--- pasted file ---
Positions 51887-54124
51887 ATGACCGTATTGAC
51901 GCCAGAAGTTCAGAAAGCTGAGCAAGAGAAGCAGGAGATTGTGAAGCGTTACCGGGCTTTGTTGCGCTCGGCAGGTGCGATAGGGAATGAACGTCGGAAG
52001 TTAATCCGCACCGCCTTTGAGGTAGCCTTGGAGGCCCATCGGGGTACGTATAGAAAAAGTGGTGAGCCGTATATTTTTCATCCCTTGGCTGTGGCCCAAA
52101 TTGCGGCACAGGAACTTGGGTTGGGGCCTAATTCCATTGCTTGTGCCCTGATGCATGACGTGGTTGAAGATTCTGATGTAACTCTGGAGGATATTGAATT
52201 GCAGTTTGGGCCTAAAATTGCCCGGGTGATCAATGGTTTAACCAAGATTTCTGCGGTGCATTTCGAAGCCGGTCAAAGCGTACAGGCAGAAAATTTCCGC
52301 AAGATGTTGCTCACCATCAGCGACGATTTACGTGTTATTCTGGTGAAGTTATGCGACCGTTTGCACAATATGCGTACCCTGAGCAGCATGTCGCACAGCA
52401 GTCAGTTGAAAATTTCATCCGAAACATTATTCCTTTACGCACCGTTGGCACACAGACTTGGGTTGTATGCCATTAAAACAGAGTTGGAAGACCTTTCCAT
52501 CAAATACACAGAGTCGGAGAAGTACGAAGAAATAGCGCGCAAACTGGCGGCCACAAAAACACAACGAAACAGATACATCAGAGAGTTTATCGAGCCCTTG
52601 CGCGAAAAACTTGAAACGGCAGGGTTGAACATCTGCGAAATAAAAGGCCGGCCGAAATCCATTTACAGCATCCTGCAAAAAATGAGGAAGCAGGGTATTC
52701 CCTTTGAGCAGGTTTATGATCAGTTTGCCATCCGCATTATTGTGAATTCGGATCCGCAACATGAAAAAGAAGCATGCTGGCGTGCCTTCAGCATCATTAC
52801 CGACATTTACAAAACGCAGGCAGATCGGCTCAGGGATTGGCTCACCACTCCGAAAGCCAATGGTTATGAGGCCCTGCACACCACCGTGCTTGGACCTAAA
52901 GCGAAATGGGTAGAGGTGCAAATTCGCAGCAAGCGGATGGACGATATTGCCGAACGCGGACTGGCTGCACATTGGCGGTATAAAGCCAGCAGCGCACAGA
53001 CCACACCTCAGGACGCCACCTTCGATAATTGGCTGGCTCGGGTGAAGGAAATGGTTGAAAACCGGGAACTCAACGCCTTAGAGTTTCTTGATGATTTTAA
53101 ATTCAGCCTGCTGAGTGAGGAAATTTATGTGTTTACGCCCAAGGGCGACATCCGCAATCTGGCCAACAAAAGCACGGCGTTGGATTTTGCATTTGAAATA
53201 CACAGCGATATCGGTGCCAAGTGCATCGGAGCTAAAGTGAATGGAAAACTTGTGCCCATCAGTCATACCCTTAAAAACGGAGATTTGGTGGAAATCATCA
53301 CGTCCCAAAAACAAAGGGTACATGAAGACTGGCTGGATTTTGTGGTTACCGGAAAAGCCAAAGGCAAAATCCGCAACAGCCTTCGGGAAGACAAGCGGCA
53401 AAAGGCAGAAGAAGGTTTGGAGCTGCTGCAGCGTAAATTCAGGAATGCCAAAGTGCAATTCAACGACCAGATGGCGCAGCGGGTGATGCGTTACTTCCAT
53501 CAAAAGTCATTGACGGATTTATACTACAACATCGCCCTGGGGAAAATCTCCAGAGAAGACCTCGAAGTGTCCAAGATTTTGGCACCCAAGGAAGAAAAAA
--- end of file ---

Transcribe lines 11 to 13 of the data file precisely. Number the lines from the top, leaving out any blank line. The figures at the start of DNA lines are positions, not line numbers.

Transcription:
52701 CCTTTGAGCAGGTTTATGATCAGTTTGCCATCCGCATTATTGTGAATTCGGATCCGCAACATGAAAAAGAAGCATGCTGGCGTGCCTTCAGCATCATTAC
52801 CGACATTTACAAAACGCAGGCAGATCGGCTCAGGGATTGGCTCACCACTCCGAAAGCCAATGGTTATGAGGCCCTGCACACCACCGTGCTTGGACCTAAA
52901 GCGAAATGGGTAGAGGTGCAAATTCGCAGCAAGCGGATGGACGATATTGCCGAACGCGGACTGGCTGCACATTGGCGGTATAAAGCCAGCAGCGCACAGA